A view of the Ken river. Photo: A.J.T. Johnsingh/Wikimedia Commons, CC BY SA 4.0
This article was first published on February 27, 2018, and was republished on December 8, 2021, in light of the Union Cabinet’s approval for the Ken-Betwa river-linking project.
There is nothing new about the proposed river-interlinking project being pushed by the government, and this ‘unnecessary excess’ of a project will create more problems than it promises to solve, says environmentalist and water management expert, Ravi Chopra, the director of People’s Science Institute, Dehradun and a managing trustee of the Himalaya Foundation, New Delhi.
Edited excerpts from an interview:
In recent years, the river inter-linking project has been revived. The current government through its various departments is moving ahead with multiple studies and estimates of costs and impacts etc. On a broader scale, what is your take on this idea and is this the best way to manage our rivers?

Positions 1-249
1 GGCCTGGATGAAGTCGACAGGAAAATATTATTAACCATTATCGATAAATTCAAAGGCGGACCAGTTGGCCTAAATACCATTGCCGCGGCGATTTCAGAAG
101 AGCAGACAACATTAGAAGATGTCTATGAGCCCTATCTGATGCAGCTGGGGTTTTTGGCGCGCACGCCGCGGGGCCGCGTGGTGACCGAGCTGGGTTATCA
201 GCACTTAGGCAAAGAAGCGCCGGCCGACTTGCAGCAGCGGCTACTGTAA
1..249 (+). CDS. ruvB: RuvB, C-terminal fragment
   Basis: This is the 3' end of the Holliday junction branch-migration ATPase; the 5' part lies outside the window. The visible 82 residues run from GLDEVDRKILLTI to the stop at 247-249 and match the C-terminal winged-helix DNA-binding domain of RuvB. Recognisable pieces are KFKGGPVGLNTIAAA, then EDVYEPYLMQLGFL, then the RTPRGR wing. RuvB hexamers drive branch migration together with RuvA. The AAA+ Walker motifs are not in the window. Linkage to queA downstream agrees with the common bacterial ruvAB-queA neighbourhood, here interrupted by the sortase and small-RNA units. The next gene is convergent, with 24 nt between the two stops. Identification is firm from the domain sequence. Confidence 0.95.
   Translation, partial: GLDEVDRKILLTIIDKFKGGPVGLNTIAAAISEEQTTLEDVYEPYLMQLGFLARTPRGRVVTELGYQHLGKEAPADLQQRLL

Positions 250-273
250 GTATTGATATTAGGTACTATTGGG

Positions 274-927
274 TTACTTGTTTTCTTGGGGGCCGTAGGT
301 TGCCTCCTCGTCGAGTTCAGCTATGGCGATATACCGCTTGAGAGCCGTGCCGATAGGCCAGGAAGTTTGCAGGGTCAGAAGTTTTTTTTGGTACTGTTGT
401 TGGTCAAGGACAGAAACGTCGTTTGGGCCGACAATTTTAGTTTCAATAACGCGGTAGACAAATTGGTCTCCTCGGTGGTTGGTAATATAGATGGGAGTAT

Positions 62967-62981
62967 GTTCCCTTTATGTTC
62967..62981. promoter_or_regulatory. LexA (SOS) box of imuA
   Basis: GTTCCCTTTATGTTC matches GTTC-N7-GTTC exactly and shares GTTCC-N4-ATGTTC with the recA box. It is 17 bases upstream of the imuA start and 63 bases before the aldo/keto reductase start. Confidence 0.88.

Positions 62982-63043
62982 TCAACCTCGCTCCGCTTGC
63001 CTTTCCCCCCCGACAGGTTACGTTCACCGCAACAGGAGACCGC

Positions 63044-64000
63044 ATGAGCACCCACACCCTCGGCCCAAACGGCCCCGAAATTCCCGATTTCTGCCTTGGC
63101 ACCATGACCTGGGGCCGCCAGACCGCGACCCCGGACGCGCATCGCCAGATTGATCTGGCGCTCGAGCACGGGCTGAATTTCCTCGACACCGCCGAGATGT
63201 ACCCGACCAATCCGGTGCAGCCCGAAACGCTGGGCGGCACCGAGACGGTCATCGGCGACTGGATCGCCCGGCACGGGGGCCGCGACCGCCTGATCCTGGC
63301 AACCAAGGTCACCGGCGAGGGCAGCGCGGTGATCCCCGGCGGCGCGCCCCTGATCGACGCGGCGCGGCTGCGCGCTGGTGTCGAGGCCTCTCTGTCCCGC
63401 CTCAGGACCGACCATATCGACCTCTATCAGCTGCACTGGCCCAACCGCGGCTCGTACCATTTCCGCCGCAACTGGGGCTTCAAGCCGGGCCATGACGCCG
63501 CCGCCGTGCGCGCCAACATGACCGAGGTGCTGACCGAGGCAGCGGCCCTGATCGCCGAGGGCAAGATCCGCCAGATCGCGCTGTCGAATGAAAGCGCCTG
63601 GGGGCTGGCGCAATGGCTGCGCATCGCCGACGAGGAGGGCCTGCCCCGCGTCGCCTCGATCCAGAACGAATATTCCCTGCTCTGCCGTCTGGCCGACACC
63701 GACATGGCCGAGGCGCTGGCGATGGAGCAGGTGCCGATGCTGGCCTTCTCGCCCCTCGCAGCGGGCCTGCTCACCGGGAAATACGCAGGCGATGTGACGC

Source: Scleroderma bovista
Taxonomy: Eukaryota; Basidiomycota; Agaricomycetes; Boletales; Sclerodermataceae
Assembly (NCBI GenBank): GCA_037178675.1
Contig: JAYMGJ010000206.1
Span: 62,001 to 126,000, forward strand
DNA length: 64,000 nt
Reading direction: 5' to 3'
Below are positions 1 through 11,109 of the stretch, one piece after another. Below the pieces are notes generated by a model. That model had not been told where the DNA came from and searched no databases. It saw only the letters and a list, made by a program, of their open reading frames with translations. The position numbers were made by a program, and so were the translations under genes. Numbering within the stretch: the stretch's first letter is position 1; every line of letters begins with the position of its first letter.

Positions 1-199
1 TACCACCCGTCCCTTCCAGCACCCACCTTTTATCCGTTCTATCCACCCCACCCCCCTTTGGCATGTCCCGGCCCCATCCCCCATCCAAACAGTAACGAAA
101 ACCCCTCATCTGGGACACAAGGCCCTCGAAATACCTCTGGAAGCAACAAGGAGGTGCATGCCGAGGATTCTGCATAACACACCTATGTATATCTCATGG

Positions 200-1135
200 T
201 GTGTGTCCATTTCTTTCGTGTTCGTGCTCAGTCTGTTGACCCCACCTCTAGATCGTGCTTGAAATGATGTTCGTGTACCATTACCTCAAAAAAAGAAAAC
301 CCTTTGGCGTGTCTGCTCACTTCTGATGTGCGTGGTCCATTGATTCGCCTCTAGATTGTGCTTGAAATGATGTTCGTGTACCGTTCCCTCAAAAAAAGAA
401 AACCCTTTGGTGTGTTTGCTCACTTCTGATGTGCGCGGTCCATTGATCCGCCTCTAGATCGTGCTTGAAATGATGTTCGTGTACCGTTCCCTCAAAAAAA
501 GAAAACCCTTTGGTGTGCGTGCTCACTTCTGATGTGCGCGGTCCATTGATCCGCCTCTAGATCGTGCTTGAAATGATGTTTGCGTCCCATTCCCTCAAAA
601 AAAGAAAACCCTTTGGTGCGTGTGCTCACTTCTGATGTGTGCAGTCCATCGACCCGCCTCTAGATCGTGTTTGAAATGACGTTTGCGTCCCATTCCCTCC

The whole thing is a joke, honestly. I am not being facetious. This idea was first proposed in the 1960s by an airline pilot, Captain Dastur. He talked of a garland canal, that there should be a string of canals that could take the water from the Ganga to the southern rivers. In the 1960s, we also had a civil engineer, K. L. Rao, a very highly respected name in Indian civil engineering. He, too, pushed the very nebulous concept of a garland canal and it was he who, I think, first used the term inter-linking of rivers.
You said this whole idea is a joke. Where does this joke start?